Geek Dump

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The past two days have been full of lots of random geekiness. Yesterday, I went to hang out with Ashira and Becca, but got commandeered into helping Becca with her web site and spent at least as much time teaching Becca how to use .htaccess to lock web pages with a password as I did stealing the precious little baby from her.

And Becca's need for a bit of blogging software of her own sparked me into taking another dive into the vast sea of available blog programs. Even after I decided that Poster seemed like the best choice for her needs, I still kept window-shopping until I finally came full circle and reaffirmed that PyBlosxom is the best fit for me.

Avraham also expressed interest in creating his own computer font from his hand-drawn calligraphy, so I spent some time comparing the free software I could find for font creation to the software he was thinking about spending an exhorbitant amount of money on. It took me very little time to realize that combining autotrace with fontforge would allow me to assemble a font out of bitmapped scans of the glyphs at least as effectively and quickly, if not more so. The fact that the free software for this task is much less "user-friendly" than the commercial competitor is pretty irrelevant, since FontLab proved to be too complicated for Avraham to operate anyway.

In the PalmOS department, I took a little time today to follow up on a tip I'd gleaned when I had my hands on Orna's Treo while at Justin's birthday party. Although palmOne certainly does enough bragging about the LifeDrive's ability to play video files, the software they include for doing so is severely restricted in the types of files it can play: only a tiny handful of codecs and container formats are supported, and the details of the actual video and audio data have to be very, very specific. The upshot is that you have to reencode practically anything at all before you'd be able to view it, a prospect tedious enough to keep me from bothering at all. So I was somewhat surprised when I saw that Orna's Treo had been put into service for watching rather run-of-the-mill video files downloaded casually from the Internet, no reformatting necessary. The secret is TCPMP, which is lovely enough to play just about anything you'd want to throw at it without any fuss. Open source software saves the day again.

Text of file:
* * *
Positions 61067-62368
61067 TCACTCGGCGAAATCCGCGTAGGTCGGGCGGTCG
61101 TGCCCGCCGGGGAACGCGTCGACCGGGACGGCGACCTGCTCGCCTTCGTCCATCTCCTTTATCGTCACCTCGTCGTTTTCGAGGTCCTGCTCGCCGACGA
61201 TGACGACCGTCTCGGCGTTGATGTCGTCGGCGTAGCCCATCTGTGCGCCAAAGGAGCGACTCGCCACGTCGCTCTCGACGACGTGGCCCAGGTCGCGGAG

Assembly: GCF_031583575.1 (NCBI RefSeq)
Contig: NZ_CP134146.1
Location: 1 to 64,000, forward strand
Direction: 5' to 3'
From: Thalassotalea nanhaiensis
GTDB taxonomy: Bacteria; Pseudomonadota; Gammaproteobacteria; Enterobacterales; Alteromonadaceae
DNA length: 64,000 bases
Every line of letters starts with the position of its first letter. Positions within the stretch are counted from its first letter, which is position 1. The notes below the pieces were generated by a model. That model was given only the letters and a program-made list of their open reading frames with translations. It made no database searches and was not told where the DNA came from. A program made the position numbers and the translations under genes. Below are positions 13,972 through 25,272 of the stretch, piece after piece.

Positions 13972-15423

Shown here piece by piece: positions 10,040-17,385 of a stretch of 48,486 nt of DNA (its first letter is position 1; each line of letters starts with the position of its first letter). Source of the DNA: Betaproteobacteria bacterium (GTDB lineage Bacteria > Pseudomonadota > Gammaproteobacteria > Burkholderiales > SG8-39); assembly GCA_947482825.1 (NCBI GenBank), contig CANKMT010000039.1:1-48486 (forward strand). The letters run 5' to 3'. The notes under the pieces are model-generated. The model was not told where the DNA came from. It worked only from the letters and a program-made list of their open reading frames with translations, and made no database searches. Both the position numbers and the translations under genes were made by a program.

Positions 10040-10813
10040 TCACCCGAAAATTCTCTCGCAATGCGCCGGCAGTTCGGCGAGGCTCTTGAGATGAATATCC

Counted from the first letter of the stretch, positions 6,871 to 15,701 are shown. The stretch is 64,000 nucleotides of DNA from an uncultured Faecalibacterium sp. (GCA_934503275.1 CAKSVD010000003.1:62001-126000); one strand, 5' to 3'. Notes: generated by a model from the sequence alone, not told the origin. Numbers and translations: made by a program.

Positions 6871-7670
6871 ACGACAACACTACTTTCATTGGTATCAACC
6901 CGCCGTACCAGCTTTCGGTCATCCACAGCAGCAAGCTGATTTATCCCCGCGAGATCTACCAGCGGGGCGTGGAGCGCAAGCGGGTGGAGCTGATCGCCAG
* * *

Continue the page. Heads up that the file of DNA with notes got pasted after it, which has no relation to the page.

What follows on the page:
And for my last trick, I scribbled up a tiny CGI script to let Becca conjure up a picture chosen randomly from a pool.


Comment from Steve Killen at

It seems like Free software is saving the day all over; I was just foisting mplayer onto residentgeek (my evil lj twin) the other day, and it saved her scads of time trying to wrangle expensive and/or broken Windows solutions for video editing.

Hurray beer!